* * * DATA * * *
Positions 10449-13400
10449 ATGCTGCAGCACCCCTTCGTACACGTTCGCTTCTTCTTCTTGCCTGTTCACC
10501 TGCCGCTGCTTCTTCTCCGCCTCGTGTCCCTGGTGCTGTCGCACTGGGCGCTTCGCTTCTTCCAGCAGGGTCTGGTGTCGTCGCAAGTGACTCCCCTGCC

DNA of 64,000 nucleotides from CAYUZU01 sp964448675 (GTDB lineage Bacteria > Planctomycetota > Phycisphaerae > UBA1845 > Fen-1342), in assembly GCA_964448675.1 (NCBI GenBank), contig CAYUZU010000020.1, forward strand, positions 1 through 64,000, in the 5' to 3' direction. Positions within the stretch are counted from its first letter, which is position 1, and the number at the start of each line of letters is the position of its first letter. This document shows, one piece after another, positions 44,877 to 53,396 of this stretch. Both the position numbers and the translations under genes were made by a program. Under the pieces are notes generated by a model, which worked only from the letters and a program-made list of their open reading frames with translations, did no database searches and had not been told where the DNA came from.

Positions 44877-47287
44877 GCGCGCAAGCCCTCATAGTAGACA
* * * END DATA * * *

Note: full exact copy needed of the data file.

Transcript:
Positions 10449-13400
10449 ATGCTGCAGCACCCCTTCGTACACGTTCGCTTCTTCTTCTTGCCTGTTCACC
10501 TGCCGCTGCTTCTTCTCCGCCTCGTGTCCCTGGTGCTGTCGCACTGGGCGCTTCGCTTCTTCCAGCAGGGTCTGGTGTCGTCGCAAGTGACTCCCCTGCC

DNA of 64,000 nucleotides from CAYUZU01 sp964448675 (GTDB lineage Bacteria > Planctomycetota > Phycisphaerae > UBA1845 > Fen-1342), in assembly GCA_964448675.1 (NCBI GenBank), contig CAYUZU010000020.1, forward strand, positions 1 through 64,000, in the 5' to 3' direction. Positions within the stretch are counted from its first letter, which is position 1, and the number at the start of each line of letters is the position of its first letter. This document shows, one piece after another, positions 44,877 to 53,396 of this stretch. Both the position numbers and the translations under genes were made by a program. Under the pieces are notes generated by a model, which worked only from the letters and a program-made list of their open reading frames with translations, did no database searches and had not been told where the DNA came from.

Positions 44877-47287
44877 GCGCGCAAGCCCTCATAGTAGACA